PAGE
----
Local TV

Market Eye: Midwestern 'Super' Star

Indianapolis stations showed their stuff on the Big Game's big stage 3/26/2012 12:01:00 AM Eastern

What’s Working in Indianapolis

“W82TXT” may look like a license plate sequence, or even a cold war code. In fact, it’s a campaign from WISH to encourage people to avoid text messaging while driving. (It’s pronounced “Wait to Text.”)

WISH, which has tackled the topic on-air for years, recently began distributing 75,000 thumb bands at area schools that remind teens of the perils of mixing the activities. “It turned out to be such a great campaign that many LIN stations have picked it up,” including WAVY Norfolk (Va.) and WTNH Hartford-New Haven (Conn.), according to Jeff White, vice president and general manager of WISH.

WISH has gotten more than 125,000 people to pledge to avoid texting while driving, with an assist from some big-name syndicated partners including Anderson Cooper and Rachael Ray, who spoke out on the effort’s behalf. “We went to the syndicators and said, ‘Join us,’” White says. “And they all did.” —MM

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It has been an eventful 2012 for Indianapolis, to say the
least. First there was the Super Bowl at Lucas Oil Stadium
on Feb. 5. Less than a month later, southern Indiana was
struck by fatal tornadoes. A few days after that, favorite
adopted son Peyton Manning was released by the Colts. Coordinating tornado coverage
and fund-raisers, and cranking out
Manning specials, had the DMA
No. 26 newsrooms hopping the
first week of March. “That week,
we were pretty stretched,” says John
Cardenas, vice president and general
manager at WTHR Indianapolis.
“But everyone was at the ready.”

WTHR was born ready. Dispatch
Broadcast’s NBC affiliate, the market
leader, aired the Super Bowl and
has enjoyed what Cardenas calls a
“halo effect” ever since. “A week
after, ratings, particularly for the
morning show, were through the roof,” he says.
“We’ve maintained a lot of that since Feb. 5.”

Cardenas, who took over at WTHR after the
death of Jim Tellus in 2010, was singled out by
B&C as General Manager of the Year in 2011.

LIN’s CBS affiliate, WISH, took primetime
in the February sweeps, but WTHR won all
the other major races, including late news
with an 8.3 household rating/16 share—
ahead of WISH’s 6.4/12.

One particularly hot contest is mornings, as
emerging Fox affiliate WXIN pulled ahead of
WISH in February. Tribune’s WXIN is live 4-10
a.m., giving viewers a big target for sampling.
Larry Delia, VP/GM, credits the talent for retaining
viewers. “The product oozes personality—it’s
how we differentiate ourselves,” he says. “The talent
has fabulous chemistry. You can’t buy that.”

The dominant subscription TV operator is
Comcast, and AT&T’s U-verse is a competitor.

Indianapolis features a pair of duopolies: LIN
also owns MyNetworkTV affiliate WNDY and
Tribune holds CW affiliate WTTV. Other players
include Scripps-owned ABC outlet WRTV
and LeSea’s religious independent WHMB,
which features high school and college sports
and syndicated programs that are dated enough
to be family-friendly, and inexpensive. “Most of
our shows have a lot of age on them,” concedes
Keith Passon, WHMB general manager.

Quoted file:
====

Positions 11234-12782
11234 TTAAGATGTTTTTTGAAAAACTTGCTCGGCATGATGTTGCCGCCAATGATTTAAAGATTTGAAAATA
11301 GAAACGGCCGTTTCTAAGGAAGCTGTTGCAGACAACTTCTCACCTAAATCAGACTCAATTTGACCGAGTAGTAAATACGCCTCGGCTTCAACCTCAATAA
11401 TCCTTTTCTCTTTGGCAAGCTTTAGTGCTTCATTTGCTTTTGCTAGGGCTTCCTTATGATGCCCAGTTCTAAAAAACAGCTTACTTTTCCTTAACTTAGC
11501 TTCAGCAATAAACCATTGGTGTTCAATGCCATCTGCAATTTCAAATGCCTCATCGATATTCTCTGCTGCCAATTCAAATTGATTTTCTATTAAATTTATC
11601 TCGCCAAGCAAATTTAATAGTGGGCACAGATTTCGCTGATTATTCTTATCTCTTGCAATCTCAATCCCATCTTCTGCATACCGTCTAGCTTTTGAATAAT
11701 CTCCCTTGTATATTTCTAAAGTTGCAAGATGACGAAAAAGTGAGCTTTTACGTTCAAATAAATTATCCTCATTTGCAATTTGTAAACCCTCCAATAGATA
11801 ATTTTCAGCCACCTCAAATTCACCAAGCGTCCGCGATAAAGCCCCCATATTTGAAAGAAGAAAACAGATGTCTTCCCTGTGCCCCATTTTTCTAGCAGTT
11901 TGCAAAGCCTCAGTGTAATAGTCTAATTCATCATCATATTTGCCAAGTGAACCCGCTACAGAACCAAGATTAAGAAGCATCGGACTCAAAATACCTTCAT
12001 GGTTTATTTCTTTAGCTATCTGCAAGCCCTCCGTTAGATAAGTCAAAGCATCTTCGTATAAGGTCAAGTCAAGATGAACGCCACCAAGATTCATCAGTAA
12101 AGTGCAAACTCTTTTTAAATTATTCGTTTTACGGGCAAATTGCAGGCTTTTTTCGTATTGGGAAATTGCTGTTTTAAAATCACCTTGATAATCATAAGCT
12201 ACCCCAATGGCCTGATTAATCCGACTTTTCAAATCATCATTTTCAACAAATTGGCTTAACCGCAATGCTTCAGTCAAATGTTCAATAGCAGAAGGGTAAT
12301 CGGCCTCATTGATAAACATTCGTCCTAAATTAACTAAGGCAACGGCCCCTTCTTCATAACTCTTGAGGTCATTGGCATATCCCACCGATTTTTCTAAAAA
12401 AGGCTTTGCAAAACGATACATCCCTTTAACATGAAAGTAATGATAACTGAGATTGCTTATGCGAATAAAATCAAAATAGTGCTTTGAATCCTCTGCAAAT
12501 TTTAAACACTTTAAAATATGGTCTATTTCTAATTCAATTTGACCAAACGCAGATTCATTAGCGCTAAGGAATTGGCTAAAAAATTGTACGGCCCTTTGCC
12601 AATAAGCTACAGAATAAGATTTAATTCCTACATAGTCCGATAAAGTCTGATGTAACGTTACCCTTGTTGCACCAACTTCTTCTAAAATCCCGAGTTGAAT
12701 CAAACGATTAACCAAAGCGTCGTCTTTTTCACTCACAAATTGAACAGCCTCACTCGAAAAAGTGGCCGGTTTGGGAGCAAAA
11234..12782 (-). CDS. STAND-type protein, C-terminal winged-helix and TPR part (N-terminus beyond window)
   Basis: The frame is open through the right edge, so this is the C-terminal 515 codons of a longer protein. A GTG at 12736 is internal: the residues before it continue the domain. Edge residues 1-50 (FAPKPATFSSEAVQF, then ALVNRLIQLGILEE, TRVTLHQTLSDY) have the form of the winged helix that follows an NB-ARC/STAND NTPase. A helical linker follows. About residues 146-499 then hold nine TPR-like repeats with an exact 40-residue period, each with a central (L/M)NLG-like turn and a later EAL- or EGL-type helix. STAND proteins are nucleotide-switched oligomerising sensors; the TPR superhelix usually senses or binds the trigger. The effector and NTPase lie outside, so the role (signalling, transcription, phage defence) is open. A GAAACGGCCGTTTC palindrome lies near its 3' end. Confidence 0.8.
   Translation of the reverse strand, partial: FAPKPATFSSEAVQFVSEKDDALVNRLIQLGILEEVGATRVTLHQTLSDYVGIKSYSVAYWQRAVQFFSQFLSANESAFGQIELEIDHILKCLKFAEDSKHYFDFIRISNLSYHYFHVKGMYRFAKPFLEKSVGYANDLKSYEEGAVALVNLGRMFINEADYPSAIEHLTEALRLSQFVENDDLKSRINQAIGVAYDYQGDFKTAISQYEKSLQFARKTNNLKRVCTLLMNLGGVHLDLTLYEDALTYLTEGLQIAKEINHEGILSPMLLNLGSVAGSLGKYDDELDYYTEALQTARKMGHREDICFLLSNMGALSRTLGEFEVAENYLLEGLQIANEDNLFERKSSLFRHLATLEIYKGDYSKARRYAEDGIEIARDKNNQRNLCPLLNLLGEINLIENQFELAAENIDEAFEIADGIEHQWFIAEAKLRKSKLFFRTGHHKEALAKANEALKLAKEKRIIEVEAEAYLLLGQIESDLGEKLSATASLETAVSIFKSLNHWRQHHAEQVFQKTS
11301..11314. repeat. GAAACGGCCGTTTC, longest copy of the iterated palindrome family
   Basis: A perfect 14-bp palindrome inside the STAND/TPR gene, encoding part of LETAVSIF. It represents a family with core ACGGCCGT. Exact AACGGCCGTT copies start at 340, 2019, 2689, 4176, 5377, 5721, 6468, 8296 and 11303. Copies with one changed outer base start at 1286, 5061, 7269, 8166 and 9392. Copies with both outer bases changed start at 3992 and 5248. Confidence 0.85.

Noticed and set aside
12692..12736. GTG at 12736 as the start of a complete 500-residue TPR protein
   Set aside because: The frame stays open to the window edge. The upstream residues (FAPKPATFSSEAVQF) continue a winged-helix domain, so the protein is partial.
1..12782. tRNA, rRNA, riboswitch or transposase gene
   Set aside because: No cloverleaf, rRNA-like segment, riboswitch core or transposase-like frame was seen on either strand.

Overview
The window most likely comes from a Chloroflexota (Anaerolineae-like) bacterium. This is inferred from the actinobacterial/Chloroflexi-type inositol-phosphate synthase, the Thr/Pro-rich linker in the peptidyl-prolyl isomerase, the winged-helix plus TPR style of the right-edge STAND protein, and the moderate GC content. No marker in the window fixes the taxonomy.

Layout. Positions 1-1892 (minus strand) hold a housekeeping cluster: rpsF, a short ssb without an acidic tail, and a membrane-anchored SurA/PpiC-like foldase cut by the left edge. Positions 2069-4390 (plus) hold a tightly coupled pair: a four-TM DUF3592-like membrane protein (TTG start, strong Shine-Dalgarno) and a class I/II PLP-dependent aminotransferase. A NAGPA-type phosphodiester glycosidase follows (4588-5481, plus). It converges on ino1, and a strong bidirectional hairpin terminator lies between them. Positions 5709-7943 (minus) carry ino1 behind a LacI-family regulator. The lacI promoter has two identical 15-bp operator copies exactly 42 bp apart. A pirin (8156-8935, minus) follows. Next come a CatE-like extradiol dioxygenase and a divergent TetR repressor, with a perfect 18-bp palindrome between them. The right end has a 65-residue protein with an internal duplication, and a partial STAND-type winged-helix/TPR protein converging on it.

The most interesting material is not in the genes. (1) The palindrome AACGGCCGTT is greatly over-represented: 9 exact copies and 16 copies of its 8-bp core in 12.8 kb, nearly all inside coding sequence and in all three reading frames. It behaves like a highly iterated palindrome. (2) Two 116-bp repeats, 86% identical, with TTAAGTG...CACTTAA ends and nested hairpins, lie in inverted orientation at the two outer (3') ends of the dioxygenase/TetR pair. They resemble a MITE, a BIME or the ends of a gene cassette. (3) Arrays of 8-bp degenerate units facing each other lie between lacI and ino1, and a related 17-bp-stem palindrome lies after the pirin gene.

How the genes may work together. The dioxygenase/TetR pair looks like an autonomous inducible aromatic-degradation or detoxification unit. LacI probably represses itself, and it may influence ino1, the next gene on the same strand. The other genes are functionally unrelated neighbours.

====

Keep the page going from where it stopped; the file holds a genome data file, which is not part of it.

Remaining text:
WTHR has a knack for getting viewers to turn
to channel 13, skills it has had to develop due
to NBC’s weak primetime and the loss of Oprah
Winfrey
at 4 p.m. “You have to market your
product that way,” says Cardenas. “[Viewers]
have a choice. Who offers you the most comprehensive,
appealing and distinct coverage? I think
the station has been able to carve out that niche.”

WTHR’s rivals continue to fi ght. Delia says
WXIN went from last among the Big Four stations
in weekly news hours to first in about 18
months; it now airs 55. WISH has Anderson at 4
p.m. and a new talk show from former anchor
Mike Ahern on WNDY Thursday nights.

WISH continues to push its investigative
brand. The station produced a legislationchanging
series on youths snorting easily obtainable
bath salts, to disastrous effect. “Those
are examples of the good things we can do,”
says Jeff White, WISH VP/general manager.

Speaking of good things the Indy stations
do, they raised over a million dollars for Hoosiers
affected by the tornadoes—no great surprise
to general managers here. “The market is
filled with really good people who respond to
helping their neighbors,” says Delia.

The Super Bowl gave lots of non-residents a
chance to sample Indy’s goodwill, hospitality
and local entertainment. “I don’t think anybody
walked away from the Super Bowl and
said Indianapolis did not do a great job,” says
White. “We have the Indy 500 and we’ve had
the NCAA [basketball] Final Four, but this
took it to a whole new level.”

E-mail comments to
mmalone@nbmedia.com and follow him
on Twitter: @BCMikeMalone

What’s Working in Indianapolis

“W82TXT” may look like a license plate sequence, or even a cold war code. In fact, it’s a campaign from WISH to encourage people to avoid text messaging while driving. (It’s pronounced “Wait to Text.”)

WISH, which has tackled the topic on-air for years, recently began distributing 75,000 thumb bands at area schools that remind teens of the perils of mixing the activities. “It turned out to be such a great campaign that many LIN stations have picked it up,” including WAVY Norfolk (Va.) and WTNH Hartford-New Haven (Conn.), according to Jeff White, vice president and general manager of WISH.

WISH has gotten more than 125,000 people to pledge to avoid texting while driving, with an assist from some big-name syndicated partners including Anderson Cooper and Rachael Ray, who spoke out on the effort’s behalf. “We went to the syndicators and said, ‘Join us,’” White says. “And they all did.” —MM

 

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